34. ^ Summary Report - Group detail / General Election November 8, 2011, Sussex County, New Jersey Clerk, run date November 10, 2011. Accessed February 26, 2013.
  35. ^ County Summary With Detail - General Election: November 6, 2012, Sussex County, New Jersey Clerk, run date November 30, 2012. Accessed February 26, 2013.
  36. ^ SUMMARY REPORT-SUSSEX SUSSEX COUNTY, NEW JERSEY OFFICIAL RESULTS GENERAL and SCHOOL ELECTION NOVEMBER 5, 2013, Sussex County Clerk, run November 8, 2013. Accessed September 18, 2014.
  37. ^ Plan Components Report, New Jersey Redistricting Commission, December 23, 2011. Accessed January 6, 2013.
  38. ^ 2012 New Jersey Citizen's Guide to Government, p. 65, New Jersey League of Women Voters. Accessed January 6, 2013.
  39. ^ Districts by Number for 2011-2020, New Jersey Legislature. Accessed January 6, 2013.
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  42. ^ Nutt, Amy Ellis (October 31, 2013). "Booker is officially a U.S. senator after being sworn in". NJ.com/Associated Press. Accessed October 31, 2013.
  43. ^ Biography of Bob Menendez, United States Senate. Accessed November 5, 2013. "He currently lives in North Bergen and has two children, Alicia and Robert."
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  47. ^ "About the Governor". State of New Jersey. Retrieved 2010-01-21. 
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  49. ^ a b Sussex County Board of Chosen Freeholders, Sussex County, New Jersey. Accessed July 28, 2014.
  50. ^ Richard A. Vohden, Sussex County, New Jersey. Accessed July 28, 2014.
  51. ^ Dennis J. Mudrick, Sussex County, New Jersey. Accessed July 28, 2014.
  52. ^ Phillip R. Crabb, Sussex County, New Jersey. Accessed July 28, 2014.
  53. ^ George Graham, Sussex County, New Jersey. Accessed July 28, 2014.
  54. ^ Gail Phoebus, Sussex County, New Jersey. Accessed July 28, 2014.
  55. ^ a b Miller, Jennifer Jean. "George Graham Chosen as Freeholder at Sussex County Republican Convention", TheAlternativePress.com, April 13, 2013. Accessed April 25, 2013. "Graham will fill the freeholder seat that New Jersey Assemblyman Parker Space left to take his new position. Space recently took the seat, which formerly belonged to Gary Chiusano, who in turn, was appointed to the spot of Sussex County Surrogate, following the retirement of Surrogate Nancy Fitzgibbons."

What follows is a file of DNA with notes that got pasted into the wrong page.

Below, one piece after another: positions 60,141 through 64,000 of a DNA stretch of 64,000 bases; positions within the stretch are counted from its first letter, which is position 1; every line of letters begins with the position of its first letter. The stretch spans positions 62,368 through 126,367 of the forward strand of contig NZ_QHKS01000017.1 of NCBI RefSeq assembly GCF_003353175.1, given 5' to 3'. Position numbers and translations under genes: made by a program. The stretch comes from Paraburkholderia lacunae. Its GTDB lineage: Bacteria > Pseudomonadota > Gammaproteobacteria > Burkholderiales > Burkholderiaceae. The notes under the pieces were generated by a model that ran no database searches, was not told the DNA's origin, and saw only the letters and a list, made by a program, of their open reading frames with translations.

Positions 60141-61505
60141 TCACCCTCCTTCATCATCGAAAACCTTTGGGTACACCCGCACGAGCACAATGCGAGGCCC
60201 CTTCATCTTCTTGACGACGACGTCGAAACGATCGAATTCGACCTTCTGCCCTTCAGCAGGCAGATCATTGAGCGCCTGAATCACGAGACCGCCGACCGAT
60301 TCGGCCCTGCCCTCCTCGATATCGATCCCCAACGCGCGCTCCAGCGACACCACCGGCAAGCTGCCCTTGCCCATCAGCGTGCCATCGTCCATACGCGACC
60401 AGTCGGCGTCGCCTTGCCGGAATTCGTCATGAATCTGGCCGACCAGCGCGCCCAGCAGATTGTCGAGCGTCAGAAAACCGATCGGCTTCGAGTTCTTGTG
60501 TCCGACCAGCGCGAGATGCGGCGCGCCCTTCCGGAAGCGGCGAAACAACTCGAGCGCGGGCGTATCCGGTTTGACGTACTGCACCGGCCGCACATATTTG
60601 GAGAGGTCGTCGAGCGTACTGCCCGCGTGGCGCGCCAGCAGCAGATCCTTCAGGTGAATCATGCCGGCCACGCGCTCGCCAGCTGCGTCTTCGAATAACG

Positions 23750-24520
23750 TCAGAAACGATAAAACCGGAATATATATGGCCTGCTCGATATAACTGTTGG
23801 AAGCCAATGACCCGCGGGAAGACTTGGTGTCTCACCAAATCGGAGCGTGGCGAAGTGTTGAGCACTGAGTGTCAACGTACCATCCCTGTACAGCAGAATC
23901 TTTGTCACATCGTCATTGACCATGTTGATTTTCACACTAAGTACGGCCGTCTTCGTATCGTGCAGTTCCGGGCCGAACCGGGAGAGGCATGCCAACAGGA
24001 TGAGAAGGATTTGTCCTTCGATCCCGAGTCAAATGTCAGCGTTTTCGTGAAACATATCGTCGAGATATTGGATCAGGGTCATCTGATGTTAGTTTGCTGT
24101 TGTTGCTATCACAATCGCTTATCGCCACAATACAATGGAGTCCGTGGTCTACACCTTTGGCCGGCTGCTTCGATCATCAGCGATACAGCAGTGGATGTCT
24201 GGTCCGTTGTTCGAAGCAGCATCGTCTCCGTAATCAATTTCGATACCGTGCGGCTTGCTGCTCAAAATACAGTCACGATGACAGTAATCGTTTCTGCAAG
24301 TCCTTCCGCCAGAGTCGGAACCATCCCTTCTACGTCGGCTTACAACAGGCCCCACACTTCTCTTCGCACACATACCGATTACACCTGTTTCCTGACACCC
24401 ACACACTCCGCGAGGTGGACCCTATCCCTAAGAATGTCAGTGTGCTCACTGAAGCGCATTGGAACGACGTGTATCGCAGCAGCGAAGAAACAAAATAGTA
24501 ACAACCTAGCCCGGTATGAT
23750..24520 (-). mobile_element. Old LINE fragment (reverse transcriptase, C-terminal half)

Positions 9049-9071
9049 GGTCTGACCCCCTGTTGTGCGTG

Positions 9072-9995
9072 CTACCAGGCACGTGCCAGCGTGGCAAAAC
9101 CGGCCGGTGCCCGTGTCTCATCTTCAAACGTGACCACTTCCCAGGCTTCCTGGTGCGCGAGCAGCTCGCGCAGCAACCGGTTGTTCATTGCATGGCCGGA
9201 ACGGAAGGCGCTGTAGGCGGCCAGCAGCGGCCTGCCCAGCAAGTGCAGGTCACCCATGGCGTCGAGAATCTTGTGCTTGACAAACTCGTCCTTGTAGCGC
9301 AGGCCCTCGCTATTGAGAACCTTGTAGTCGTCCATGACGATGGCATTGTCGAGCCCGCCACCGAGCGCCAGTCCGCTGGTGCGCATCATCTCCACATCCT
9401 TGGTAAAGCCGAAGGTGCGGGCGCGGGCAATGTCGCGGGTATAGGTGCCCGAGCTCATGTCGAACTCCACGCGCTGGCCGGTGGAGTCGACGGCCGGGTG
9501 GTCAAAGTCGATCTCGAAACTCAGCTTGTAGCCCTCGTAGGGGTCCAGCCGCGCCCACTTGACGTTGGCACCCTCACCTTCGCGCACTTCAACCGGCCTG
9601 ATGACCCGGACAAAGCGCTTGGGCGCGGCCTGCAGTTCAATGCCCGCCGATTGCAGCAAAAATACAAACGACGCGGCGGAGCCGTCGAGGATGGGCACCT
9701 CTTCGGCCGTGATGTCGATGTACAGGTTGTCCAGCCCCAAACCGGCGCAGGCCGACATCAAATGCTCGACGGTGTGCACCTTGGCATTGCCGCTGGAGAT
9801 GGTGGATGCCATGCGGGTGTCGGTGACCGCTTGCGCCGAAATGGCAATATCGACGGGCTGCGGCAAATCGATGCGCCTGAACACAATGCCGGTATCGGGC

56. ^ Home Page, Sussex County Clerk's Office. Accessed July 28, 2014.
  57. ^ Sheriff's Office, Sussex County, New Jersey. Accessed July 28, 2014.
  58. ^ Home Page, Sussex County Surrogate. Accessed July 28, 2014.
  59. ^ County Administrator, Sussex County, New Jersey. Accessed July 28, 2014.
  60. ^ Sussex County Official Directory 2014, Sussex County, New Jersey. Accessed July 28, 2014.
  61. ^ a b Voter Registration Summary - Sussex, New Jersey Department of State Division of Elections, March 23, 2011. Accessed February 26, 2013.
  62. ^ GCT-P7: Selected Age Groups: 2010 - State -- County Subdivision; 2010 Census Summary File 1 for New Jersey, United States Census Bureau. Accessed February 26, 2013.
  63. ^ General Election November 6, 2012: District Report - Group Detail, Sussex County, New Jersey Clerk, run date November 30, 2012. Accessed February 26, 2013.
  64. ^ 2008 Presidential General Election Results: Sussex County, New Jersey Department of State Division of Elections, December 23, 2008. Accessed February 26, 2013.
  65. ^ 2004 Presidential Election: Sussex County, New Jersey Department of State Division of Elections, December 13, 2004. Accessed February 26, 2013.
  66. ^ 2009 Governor: Sussex County, New Jersey Department of State Division of Elections, December 31, 2009. Accessed February 26, 2013.
  67. ^ District information for Sussex-Wantage Regional School District, National Center for Education Statistics. Accessed July 21, 2014.
  68. ^ School Data for the Sussex-Wantage Regional School District, National Center for Education Statistics. Accessed September 18, 2014.
  69. ^ Clifton E. Lawrence School, Sussex-Wantage Regional School District. Accessed August 30, 2013.
  70. ^ Wantage Elementary School, Sussex-Wantage Regional School District. Accessed August 30, 2013.
  71. ^ Sussex Middle School, Sussex-Wantage Regional School District. Accessed August 30, 2013.
  72. ^ Schools, Sussex-Wantage Regional School District. Accessed August 30, 2013.
  73. ^ New Jersey School Directory for the Sussex-Wantage Regional School District, New Jersey Department of Education. Accessed August 30, 2013.
  74. ^ High Point Regional High School 2013 Report Card Narrative, New Jersey Department of Education. Accessed July 21, 2014. "High Point Regional High School is a comprehensive high school serving the diversified needs of the three surrounding K through 8 school districts of Lafayette, Frankford, and Sussex-Wantage."
  75. ^ School Info, High Point Regional High School. Accessed February 18, 2013. "High Point Regional High School is located in rural Sussex County, New Jersey, where over one thousand students attend from the five municipalities of Branchville, Frankford, Lafayette, Sussex and Wantage."
  76. ^ District Information for High Point Regional High School, National Center for Education Statistics. Accessed September 18, 2014.
  77. ^ Our Heritage, Sussex Christian School. Accessed May 19, 2011.
  78. ^ Sussex County Mileage by Municipality and Jurisdiction, New Jersey Department of Transportation, May 2010. Accessed July 21, 2014.
  79. ^ Skylands Connect, Sussex County. Accessed July 21, 2014.
  80. ^ Sussex Airport, AirNav.com. Accessed April 4, 2012.